Applicants would need to meet income requirements, based upon a scale of extremely low, very low and low.

There would be different thresholds for one-, two-, three- or four-person families.

For an example, a family of four with a combined income of $16,850 would qualify as extremely low, based on 2013 income limits. Very low and low would be $28,100 and $44,950, respectively. Those guidelines likely will be similar next year. Extremely low qualifiers would be able to have 75 percent of their construction projects covered by CDBG money, up to $3,000. Very low and low qualifiers would receive 50 percent.

Residents would be able to apply once they received notice that work is scheduled to begin in their neighborhood within a year.

“What we don’t want is the funding to pay for somebody to get the work done now and the project isn’t actually hitting their neighborhood or their street for another eight years,” said Daly. “We want it to be that our funding is available to those that are immediately going to actually be hit with the sewer project within that year.”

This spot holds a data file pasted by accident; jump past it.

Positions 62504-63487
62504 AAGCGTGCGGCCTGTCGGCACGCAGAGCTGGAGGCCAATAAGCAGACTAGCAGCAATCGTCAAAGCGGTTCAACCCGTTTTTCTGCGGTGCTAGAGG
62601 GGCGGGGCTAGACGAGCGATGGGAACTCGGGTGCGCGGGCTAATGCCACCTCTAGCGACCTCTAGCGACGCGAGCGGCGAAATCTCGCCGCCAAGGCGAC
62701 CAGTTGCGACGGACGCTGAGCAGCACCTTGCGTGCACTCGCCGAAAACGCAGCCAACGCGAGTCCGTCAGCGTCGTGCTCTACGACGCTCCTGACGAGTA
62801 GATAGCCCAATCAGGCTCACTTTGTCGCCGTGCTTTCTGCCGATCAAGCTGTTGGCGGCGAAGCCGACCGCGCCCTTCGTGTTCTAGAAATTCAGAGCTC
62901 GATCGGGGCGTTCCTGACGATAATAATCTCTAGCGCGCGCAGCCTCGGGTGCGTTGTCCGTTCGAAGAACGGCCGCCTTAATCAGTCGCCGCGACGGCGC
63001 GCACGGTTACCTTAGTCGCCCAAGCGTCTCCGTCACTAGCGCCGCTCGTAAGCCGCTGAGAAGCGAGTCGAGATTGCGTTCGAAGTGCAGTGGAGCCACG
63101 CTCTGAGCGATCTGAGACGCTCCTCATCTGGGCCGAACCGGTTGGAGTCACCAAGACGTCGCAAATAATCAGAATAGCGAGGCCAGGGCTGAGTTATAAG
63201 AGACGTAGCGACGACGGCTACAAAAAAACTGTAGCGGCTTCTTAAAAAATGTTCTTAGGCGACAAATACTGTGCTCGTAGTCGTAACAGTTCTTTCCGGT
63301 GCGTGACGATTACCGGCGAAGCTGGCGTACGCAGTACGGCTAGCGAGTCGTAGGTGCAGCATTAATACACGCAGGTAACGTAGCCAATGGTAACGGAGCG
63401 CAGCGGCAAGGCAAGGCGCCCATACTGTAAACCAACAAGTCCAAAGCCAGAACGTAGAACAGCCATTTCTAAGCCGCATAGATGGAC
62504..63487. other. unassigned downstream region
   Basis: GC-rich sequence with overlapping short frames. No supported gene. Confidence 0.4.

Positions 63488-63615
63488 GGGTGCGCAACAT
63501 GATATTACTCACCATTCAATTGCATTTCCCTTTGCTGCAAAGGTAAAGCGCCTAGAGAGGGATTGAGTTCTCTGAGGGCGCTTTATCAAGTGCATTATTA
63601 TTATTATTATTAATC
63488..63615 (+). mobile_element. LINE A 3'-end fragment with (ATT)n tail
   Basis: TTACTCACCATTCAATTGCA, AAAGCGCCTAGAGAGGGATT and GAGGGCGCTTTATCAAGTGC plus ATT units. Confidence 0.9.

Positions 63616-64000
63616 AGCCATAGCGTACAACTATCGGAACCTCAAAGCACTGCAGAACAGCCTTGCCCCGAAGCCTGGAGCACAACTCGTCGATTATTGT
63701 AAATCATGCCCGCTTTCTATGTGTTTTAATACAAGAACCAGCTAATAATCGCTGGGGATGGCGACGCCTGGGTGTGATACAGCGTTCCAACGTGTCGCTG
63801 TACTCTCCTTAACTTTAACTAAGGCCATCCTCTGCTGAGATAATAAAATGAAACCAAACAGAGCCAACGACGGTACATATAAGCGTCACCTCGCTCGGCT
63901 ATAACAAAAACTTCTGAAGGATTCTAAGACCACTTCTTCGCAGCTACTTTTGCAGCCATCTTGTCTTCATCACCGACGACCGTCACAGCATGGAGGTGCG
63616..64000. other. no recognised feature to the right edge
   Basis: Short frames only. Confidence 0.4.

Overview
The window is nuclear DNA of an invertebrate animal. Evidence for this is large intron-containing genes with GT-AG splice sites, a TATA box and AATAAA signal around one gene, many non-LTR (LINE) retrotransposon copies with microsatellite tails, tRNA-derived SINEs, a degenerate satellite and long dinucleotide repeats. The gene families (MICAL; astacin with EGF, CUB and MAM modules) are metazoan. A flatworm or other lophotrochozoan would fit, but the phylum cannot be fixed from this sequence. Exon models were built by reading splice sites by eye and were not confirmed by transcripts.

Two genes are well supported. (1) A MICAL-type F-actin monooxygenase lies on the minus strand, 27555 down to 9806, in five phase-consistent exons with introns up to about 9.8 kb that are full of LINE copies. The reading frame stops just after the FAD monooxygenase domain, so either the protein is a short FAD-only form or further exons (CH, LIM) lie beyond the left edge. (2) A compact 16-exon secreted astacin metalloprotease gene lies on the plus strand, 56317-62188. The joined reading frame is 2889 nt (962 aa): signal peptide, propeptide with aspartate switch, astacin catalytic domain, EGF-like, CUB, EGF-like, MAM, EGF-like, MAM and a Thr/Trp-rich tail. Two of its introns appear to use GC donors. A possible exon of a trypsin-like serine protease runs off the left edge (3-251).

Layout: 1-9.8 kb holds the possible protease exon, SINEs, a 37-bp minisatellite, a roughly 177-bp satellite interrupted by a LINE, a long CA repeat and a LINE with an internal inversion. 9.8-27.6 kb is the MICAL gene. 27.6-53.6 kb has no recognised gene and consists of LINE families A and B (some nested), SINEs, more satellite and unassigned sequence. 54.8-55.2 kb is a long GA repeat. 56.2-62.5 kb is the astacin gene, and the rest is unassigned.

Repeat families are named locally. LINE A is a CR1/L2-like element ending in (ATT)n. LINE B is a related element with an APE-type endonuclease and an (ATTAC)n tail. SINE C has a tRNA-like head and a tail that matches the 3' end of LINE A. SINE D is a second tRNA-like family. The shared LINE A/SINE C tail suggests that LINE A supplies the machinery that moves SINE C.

The city also plans to apply for $500,000 in grant money from Pennsylvania’s Department of Community and Economic Development, as opposed to creating a Revolving Loan Fund, which was originally publicly announced last week. If Johns-town gets the money, qualified applicants would receive grants to help cover the tap-in costs.

“It’s still very preliminary. ... We really don’t know if we’re going to receive the money yet,” said Josh Summits, the city’s economic development coordinator.